Certainly, current APRA chair John Lonsdale is confident about Australian banks. He told the Australian Financial Review Banking Summit in March that he had “confidence that the banking system here is among the best-equipped in the world to handle a crisis”. Lonsdale added that the results of a stress test scenario conducted by APRA on the 10 largest banks underscored the strength of the Australian banking system. It showed that depositor funds would be safe even if the economy declined by four per cent, unemployment rose to 11 per cent, house prices fell by over 40 per cent and then every bank was hit by a cyberattack.
Even so, Deloitte Australia banking sector and capital markets leader David Myers warns that Australia’s “over-dependence on property” does create some vulnerabilities. “The concern I would have now is how are the banks positioned,” he says. “Whether it’s residential or commercial, are people going to be under strain to make their payments? And what does that mean in terms of defaults and so forth?”
As for how individual businesses should position themselves, Myers says that most large companies will have a couple of different banking relationships to provide a bit of flex. Directors should be ensuring the CFO has a good understanding of their banks’ positions. They should ask management how they are seeing the crisis, who they bank with and how they view the relationship. Large companies will be using a wide range of bank services, ranging from trade finance and lending through to purchasing derivative products to perhaps hedging currency exposure.
“It would be a much more sophisticated review of the lending processes as well as their trading processes and the overall capital and risk management,” says Myers. “It’s just understanding what and how — what the bank is actually servicing in terms of other customers that may be in my sector or out of my sector. Is that going to create a knock-on effect for me?”
Navigating the risk
Although most commentators expect only limited spillover from the US bank collapses, none says there is zero risk of more serious consequences. “If you’re swimming in the ocean, you know that there are sharks there, and you never know whether the sharks will come at you or not,” says Dr Fariborz Moshirian, director of the Institute of Global Finance and a professor of finance at UNSW Business School.
“The worst scenario is we end up with bank runs,” he says. “People lose their confidence in our banking system. Banks also stop lending money to each other because they will be worried if they’ve got a strong balance sheet. That could trigger a sharp and sudden decline in prices, economic activity, confidence in general for investment — it has a domino effect.”
Moshirian says that as unlikely as such an eventuality might be, companies should be prepared. They should diversify their banking relationship and, if they’re investing, they should diversify their portfolio and also diversify on a regional basis. Companies should ensure they’re not rewarding staff who take too much risk, which was one of the causes of the GFC. “We want a stable return, without too much volatility.”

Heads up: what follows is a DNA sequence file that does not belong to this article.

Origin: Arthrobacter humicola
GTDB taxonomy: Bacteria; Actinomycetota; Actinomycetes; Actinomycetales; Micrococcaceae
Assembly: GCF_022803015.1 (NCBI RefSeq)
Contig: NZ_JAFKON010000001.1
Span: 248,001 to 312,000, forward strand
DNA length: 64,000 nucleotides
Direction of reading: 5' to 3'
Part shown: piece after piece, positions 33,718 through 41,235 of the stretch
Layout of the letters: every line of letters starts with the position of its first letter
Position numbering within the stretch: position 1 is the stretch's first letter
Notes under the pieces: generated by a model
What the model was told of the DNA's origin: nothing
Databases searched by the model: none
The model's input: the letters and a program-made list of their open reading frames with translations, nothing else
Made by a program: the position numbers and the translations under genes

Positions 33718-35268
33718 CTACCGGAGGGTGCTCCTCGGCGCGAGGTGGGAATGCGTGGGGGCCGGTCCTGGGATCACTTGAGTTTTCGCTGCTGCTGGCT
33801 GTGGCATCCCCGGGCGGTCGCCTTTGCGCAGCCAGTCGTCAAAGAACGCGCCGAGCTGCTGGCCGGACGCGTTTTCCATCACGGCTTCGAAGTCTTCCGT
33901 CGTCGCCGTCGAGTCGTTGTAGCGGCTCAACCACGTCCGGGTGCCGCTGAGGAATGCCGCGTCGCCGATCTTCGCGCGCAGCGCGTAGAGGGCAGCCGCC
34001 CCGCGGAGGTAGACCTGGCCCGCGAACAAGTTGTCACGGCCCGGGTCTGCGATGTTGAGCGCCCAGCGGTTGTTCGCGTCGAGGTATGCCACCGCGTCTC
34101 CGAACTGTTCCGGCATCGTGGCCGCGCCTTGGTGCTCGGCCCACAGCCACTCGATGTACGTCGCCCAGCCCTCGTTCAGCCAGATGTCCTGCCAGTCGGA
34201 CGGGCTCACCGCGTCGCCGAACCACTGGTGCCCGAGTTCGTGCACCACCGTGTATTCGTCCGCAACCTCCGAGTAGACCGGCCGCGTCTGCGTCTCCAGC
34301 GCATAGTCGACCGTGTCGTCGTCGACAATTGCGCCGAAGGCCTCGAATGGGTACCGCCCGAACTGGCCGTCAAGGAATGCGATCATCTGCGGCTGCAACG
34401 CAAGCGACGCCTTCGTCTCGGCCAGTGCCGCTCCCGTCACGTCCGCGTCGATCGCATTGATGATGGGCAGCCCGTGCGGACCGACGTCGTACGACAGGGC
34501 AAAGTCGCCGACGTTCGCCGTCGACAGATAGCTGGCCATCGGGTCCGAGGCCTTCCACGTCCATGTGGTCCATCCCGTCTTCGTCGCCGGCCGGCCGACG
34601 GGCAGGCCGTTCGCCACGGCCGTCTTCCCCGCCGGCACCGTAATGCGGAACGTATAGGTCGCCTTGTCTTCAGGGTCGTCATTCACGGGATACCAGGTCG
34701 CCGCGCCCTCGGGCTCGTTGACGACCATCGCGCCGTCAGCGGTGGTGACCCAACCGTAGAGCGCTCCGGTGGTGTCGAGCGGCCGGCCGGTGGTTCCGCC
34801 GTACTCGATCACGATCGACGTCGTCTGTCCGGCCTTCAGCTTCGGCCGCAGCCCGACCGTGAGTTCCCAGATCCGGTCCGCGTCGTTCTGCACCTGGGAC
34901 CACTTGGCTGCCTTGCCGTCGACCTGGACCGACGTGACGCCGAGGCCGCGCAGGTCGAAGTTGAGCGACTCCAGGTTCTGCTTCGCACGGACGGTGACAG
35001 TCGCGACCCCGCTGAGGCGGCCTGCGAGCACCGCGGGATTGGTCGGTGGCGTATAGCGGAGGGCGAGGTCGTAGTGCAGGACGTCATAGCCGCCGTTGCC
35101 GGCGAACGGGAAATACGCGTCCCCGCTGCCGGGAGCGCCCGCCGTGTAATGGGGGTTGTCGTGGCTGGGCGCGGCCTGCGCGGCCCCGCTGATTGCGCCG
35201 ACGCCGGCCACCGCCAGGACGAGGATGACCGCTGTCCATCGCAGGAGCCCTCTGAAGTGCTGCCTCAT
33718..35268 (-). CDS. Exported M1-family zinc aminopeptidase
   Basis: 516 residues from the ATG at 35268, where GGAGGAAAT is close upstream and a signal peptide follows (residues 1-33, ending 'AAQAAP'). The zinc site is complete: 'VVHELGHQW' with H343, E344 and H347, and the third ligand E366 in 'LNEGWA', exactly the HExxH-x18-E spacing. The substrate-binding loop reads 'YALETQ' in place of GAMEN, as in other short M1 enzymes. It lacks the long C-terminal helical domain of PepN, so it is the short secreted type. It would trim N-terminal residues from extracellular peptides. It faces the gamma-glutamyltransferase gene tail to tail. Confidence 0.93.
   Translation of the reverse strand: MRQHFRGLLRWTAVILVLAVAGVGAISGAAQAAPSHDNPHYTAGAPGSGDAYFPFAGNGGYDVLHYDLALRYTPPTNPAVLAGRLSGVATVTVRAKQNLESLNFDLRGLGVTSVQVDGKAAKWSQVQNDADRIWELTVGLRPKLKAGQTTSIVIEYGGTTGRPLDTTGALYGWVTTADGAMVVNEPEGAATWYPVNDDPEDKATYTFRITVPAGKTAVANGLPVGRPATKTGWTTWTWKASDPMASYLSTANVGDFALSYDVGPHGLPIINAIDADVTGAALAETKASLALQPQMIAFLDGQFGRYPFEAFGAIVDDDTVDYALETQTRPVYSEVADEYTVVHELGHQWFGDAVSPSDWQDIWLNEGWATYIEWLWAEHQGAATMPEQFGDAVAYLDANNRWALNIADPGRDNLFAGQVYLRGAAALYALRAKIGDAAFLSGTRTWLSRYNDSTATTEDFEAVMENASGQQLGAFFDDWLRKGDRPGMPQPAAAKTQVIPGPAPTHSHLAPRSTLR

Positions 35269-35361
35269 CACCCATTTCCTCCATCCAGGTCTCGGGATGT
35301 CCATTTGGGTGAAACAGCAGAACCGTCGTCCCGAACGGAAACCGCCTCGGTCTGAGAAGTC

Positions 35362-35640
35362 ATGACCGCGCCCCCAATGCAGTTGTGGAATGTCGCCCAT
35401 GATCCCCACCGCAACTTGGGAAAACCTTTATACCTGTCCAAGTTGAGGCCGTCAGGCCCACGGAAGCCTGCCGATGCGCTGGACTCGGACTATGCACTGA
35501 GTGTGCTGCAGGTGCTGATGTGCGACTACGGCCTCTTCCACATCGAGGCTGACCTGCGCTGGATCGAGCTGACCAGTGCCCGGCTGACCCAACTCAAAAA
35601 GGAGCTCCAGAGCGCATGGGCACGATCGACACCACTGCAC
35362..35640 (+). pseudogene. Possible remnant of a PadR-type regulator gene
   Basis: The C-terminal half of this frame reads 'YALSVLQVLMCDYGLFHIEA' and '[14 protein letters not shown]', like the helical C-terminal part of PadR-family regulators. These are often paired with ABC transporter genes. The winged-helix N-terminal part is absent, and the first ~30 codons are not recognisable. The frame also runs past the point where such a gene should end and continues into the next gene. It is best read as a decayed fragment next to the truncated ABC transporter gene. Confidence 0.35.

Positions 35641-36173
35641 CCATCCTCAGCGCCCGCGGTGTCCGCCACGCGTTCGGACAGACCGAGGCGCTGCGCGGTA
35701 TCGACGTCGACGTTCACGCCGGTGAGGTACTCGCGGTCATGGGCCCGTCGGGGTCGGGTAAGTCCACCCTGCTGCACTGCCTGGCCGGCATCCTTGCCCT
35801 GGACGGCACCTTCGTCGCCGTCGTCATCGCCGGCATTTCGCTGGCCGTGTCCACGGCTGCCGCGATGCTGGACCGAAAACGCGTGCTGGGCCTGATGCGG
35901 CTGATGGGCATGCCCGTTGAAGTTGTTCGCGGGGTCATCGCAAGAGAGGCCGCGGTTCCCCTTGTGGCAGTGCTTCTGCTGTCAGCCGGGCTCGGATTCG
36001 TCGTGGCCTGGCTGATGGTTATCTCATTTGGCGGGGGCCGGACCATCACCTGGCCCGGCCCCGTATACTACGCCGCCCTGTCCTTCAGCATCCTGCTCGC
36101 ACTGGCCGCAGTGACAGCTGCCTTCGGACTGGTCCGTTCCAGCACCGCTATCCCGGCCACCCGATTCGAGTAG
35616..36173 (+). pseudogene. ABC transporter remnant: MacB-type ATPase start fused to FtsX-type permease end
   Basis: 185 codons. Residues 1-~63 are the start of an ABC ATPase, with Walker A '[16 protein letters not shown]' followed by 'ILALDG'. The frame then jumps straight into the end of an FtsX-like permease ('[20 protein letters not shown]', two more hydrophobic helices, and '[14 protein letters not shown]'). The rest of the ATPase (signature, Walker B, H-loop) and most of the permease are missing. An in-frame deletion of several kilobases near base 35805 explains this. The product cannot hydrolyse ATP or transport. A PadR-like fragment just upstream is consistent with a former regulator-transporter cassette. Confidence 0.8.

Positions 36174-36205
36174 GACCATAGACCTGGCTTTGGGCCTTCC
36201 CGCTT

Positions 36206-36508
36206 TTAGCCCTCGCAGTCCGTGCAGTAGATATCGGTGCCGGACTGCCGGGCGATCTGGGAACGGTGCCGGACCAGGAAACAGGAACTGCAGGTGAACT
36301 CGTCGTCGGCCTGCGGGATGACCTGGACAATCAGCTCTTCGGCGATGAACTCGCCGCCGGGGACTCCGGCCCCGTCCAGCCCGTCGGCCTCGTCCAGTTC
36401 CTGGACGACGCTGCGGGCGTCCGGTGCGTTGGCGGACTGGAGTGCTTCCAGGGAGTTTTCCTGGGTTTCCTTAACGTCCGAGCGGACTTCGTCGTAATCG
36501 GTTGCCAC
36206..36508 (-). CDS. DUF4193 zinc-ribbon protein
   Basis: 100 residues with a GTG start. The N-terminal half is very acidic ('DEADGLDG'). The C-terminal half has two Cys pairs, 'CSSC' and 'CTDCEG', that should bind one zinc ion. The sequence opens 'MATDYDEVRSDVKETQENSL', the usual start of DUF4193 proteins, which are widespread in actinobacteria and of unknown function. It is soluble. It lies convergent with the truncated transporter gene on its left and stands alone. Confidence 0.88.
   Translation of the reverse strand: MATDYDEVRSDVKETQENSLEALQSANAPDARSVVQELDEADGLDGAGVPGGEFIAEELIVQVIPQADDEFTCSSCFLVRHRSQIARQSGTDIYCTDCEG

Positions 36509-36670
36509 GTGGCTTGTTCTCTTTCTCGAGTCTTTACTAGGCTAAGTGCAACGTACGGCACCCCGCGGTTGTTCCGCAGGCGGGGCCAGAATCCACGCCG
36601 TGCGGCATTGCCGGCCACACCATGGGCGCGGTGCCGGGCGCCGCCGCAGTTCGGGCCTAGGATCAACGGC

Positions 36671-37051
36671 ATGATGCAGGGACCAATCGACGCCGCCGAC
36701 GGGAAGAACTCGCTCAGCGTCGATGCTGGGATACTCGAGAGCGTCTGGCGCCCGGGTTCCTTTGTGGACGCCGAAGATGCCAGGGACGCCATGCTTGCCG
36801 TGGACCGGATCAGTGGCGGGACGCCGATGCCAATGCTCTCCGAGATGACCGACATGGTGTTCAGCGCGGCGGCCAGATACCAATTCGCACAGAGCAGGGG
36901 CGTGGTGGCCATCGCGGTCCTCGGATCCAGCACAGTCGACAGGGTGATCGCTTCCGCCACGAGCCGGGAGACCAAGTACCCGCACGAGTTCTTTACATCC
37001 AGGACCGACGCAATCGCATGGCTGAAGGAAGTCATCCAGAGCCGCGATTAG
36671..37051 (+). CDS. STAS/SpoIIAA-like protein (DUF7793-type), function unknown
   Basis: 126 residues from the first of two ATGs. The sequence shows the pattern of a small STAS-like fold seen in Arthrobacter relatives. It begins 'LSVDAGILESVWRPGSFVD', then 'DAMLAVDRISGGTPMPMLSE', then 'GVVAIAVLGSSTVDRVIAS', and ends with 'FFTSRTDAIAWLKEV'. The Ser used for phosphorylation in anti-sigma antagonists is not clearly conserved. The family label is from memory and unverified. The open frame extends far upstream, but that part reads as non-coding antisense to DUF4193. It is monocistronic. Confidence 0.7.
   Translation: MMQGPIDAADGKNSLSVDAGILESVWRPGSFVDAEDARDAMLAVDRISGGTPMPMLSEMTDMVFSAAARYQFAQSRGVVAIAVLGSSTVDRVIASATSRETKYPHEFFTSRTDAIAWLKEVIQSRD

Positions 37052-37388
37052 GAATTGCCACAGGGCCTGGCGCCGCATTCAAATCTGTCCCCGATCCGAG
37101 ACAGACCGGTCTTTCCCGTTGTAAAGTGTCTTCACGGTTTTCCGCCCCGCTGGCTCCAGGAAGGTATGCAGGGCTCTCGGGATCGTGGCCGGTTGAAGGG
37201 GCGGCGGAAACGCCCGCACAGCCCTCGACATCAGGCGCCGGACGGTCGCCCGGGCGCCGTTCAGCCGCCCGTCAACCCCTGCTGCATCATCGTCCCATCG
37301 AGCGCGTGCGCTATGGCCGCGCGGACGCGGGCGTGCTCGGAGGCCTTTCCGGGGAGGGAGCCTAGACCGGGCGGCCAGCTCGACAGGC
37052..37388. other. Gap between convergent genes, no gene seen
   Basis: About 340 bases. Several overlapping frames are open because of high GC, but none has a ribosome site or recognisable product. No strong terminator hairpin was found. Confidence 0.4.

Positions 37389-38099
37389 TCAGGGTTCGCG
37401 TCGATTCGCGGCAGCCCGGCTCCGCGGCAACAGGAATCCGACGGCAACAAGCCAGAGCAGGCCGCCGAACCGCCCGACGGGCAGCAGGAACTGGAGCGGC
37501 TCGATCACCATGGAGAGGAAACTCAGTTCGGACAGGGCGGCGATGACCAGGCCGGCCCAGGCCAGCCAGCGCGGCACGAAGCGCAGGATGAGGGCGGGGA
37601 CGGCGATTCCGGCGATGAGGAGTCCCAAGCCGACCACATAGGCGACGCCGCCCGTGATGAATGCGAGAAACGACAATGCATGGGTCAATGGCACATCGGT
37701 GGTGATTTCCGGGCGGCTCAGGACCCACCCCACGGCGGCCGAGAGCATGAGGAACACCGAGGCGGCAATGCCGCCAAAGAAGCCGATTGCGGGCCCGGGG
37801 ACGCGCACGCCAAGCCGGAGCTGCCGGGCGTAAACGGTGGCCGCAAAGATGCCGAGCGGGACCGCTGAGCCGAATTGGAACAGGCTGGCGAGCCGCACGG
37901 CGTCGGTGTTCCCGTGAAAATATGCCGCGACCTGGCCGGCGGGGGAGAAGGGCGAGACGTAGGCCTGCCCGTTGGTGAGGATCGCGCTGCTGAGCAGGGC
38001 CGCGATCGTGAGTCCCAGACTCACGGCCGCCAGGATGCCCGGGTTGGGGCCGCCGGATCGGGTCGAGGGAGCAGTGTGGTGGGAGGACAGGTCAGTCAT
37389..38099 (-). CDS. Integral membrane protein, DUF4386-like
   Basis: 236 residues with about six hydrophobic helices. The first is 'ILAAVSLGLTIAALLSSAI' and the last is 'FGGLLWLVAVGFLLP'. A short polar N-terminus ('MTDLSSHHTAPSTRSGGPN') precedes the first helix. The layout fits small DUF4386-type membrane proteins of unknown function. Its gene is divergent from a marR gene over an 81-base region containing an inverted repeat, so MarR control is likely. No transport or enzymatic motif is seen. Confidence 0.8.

Byres agrees that the situation isn’t without risk and much will depend on whether central banks are able to contain inflation and generate a soft landing without resorting to much higher interest rates. If not, then it’s possible that some banking systems around the world — particularly those starting from less strong positions than Australia — would come under significant stress as a result of recessionary conditions and the impact of falling asset prices.
“If there was widespread fragility in the global banking system, Australia couldn’t avoid being impacted,” he says, adding that Australia doesn’t have the fiscal and financial firepower that it had when it went into the GFC.
“Navigating through shocks is part of doing business. It requires a continued focus by directors on building a balance sheet and operational resilience in good times, and having contingency plans in place that provide a menu of options that can be quickly deployed when adversity unexpectedly hits.”
In its latest Financial Stability Review, the Reserve Bank of Australia (RBA) says it’s confident the global banking system will remain resilient, despite the US collapses exposing vulnerabilities. However, it also notes that confidence in some banks remains fragile — particularly those with business models that leave them susceptible to deposit flight — and if further stresses were to affect banks around the world, it would feed through to tighter financial conditions.
“A key risk is that a further substantial tightening in financial conditions leads to disorderly declines in asset prices and disruptions to financial system functioning,” states the RBA. “Large and disorderly declines in financial asset and property prices resulting from higher interest rates and increased risk aversion could disrupt key funding markets and strain the balance sheets of some borrowers and lending institutions.”
This article first appeared under the headline ‘Banking On Being Better’ in the June 2023 issue of Company Director magazine.